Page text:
West Virginia Will No Longer Use Controversial Guardrails - NBC4 Washington
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West Virginia Will No Longer Use Controversial Guardrails

900 of the guardrails remain in place

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    NEWSLETTERS

    West Virginia Will No Longer Use Controversial Guardrails
    NBCWashington
    FILE PHOTO

    The West Virginia Department of Transportation said it will no longer use a controversial guardrail that’s been linked to a number of deaths.

    West Virginia officials say no new Lindsay X-LITE guardrails will be installed in the state. But more than 900 are currently in place, and they will stay for now.

    Sarah Weinberg

    Five lawsuits have been filed against Lindsay Transportation Solutions claiming its X-LITE guardrail end terminal is defective. At least seven people have died after the guardrail speared their vehicles during crashes.

    One of those deaths happened on I-66 in Fauquier County. Sarah Weinberg of Alexandria was driving to her parents’ Tennessee home for Christmas in 2016 when she ran off the road and hit an X-LITE. The Virginia Department of Transportation confirmed to News4 that it is one of three piercings in the state. No one died in the other two crashes.

    VDOT removed the X-LITE from its approved products list in 2016. It is now replacing the less than 500 X-LITES that are installed on roads with a speed limit of 55 mph or more.

    Maryland announced in December that it would stop using the X-LITE. The state says it has about 990 currently installed. They will stay in place for now.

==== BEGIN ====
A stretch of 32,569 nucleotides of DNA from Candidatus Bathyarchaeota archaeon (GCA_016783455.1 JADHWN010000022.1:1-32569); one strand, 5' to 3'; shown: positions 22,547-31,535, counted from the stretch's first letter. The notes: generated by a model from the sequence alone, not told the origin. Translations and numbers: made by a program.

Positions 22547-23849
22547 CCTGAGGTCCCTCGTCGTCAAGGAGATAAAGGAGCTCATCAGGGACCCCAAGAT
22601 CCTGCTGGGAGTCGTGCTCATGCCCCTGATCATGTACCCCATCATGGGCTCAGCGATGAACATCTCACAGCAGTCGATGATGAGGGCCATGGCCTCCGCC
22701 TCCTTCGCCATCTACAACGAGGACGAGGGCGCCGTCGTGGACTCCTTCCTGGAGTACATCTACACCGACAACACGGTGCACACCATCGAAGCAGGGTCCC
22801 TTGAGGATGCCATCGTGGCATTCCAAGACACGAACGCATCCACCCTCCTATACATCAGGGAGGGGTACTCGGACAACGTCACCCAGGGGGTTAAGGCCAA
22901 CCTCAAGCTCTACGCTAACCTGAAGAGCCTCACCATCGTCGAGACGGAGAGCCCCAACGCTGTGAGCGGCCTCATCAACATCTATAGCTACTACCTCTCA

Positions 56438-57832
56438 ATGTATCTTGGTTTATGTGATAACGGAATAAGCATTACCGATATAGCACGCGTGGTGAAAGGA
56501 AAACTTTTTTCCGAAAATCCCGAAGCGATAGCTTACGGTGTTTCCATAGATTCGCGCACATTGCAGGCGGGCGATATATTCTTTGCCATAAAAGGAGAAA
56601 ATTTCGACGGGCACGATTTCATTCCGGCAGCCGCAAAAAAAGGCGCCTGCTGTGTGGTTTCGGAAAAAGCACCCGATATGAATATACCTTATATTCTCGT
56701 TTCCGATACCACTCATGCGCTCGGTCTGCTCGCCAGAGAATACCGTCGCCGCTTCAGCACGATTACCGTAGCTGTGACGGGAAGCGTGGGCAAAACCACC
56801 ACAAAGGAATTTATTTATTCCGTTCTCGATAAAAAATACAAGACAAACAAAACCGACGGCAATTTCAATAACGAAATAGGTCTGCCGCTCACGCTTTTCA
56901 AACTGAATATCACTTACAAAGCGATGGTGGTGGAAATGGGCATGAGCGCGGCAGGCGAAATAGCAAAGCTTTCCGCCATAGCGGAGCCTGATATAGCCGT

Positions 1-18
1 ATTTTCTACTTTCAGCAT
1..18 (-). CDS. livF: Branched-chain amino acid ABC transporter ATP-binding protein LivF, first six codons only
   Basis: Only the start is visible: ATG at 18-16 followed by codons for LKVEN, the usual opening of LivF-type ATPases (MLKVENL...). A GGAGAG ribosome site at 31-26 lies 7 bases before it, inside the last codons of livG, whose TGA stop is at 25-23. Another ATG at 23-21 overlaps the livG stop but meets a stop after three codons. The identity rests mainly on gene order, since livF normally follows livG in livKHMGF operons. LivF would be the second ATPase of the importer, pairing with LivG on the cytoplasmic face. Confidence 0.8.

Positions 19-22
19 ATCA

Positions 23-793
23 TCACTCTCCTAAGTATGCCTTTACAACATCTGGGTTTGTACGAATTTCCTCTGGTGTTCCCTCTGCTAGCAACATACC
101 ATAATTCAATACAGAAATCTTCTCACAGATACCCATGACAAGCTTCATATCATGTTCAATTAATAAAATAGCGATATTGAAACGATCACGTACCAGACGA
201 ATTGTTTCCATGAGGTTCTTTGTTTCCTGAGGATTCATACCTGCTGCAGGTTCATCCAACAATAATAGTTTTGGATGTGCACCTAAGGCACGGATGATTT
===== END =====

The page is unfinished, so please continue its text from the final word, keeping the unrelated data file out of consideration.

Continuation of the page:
A total of 23 states have removed the X-LITE from their “qualified products lists” since 2016. Nine of those are removing X-LITEs currently installed. Still, hundreds remain on our nation’s roads.

    Steve Eimers is one of the five people who have filed lawsuits against Lindsay Transportation Solutions. His 17-year-old daughter, Hannah, was killed in 2016 when an X-LITE pierced her vehicle. Eimers is calling on the Federal Highway Administration (FHWA) to issue a national recall of the Lindsay X-LITE.

    In a statement to News4, the FHWA said:

    “Safety is the top priority of the Federal Highway Administration, and we remain committed to reducing fatalities on our nation’s roads. No family should suffer like the Eimers family has. Beginning in 2018, federal-aid reimbursement for roadside guardrails will be contingent on these devices meeting the most recent safety criteria developed by all state departments of transportation. FHWA also continues to monitor and report online the progress states are making in transitioning to the latest crash test criteria for guardrails."

    Lindsay Transportation Solutions sent the following statement to News4:

    “Lindsay Transportation Solutions’ top priority is to provide solutions that reduce the number and severity of injuries sustained in automobile accidents.

    “X-LITE has successfully passed crash and safety tests in accordance with Federal standards and criteria, and remains eligible for Federal transportation funding. There is no road safety equipment that can prevent injury every time a driver fails to stay on the road, but X-Lite has reduced the number and severity of injuries sustained in automobile accidents. A variety of factors contribute to the potential for injury when a driver fails to stay on the road, including speed, the angle at which a vehicle makes impact, and whether road safety equipment is installed and maintained properly.

    “We encourage you to visit https://xlitefacts.com/about/ to learn more about X-LITE. Thank you.”

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